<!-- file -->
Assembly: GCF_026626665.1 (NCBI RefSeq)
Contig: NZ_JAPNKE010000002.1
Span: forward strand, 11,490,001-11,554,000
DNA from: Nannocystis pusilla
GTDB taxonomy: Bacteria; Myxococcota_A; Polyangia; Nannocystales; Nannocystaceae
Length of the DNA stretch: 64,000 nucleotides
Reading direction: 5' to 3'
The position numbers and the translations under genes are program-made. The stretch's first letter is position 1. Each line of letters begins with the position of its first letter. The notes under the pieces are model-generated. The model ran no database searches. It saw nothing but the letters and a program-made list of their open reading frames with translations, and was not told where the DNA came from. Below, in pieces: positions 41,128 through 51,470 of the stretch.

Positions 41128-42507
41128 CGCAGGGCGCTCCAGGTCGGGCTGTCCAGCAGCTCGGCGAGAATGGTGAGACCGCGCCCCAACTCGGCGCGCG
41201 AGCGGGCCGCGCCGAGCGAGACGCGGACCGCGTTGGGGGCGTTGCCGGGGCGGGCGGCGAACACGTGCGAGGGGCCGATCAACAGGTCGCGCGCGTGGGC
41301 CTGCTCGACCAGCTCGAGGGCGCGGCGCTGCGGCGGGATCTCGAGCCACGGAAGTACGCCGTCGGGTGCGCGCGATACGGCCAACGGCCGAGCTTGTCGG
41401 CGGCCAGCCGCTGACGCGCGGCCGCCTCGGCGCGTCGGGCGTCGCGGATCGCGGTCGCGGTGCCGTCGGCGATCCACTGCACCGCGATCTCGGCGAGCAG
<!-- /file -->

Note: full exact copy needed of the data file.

Assembly: GCF_026626665.1 (NCBI RefSeq)
Contig: NZ_JAPNKE010000002.1
Span: forward strand, 11,490,001-11,554,000
DNA from: Nannocystis pusilla
GTDB taxonomy: Bacteria; Myxococcota_A; Polyangia; Nannocystales; Nannocystaceae
Length of the DNA stretch: 64,000 nucleotides
Reading direction: 5' to 3'
The position numbers and the translations under genes are program-made. The stretch's first letter is position 1. Each line of letters begins with the position of its first letter. The notes under the pieces are model-generated. The model ran no database searches. It saw nothing but the letters and a program-made list of their open reading frames with translations, and was not told where the DNA came from. Below, in pieces: positions 41,128 through 51,470 of the stretch.

Positions 41128-42507
41128 CGCAGGGCGCTCCAGGTCGGGCTGTCCAGCAGCTCGGCGAGAATGGTGAGACCGCGCCCCAACTCGGCGCGCG
41201 AGCGGGCCGCGCCGAGCGAGACGCGGACCGCGTTGGGGGCGTTGCCGGGGCGGGCGGCGAACACGTGCGAGGGGCCGATCAACAGGTCGCGCGCGTGGGC
41301 CTGCTCGACCAGCTCGAGGGCGCGGCGCTGCGGCGGGATCTCGAGCCACGGAAGTACGCCGTCGGGTGCGCGCGATACGGCCAACGGCCGAGCTTGTCGG
41401 CGGCCAGCCGCTGACGCGCGGCCGCCTCGGCGCGTCGGGCGTCGCGGATCGCGGTCGCGGTGCCGTCGGCGATCCACTGCACCGCGATCTCGGCGAGCAG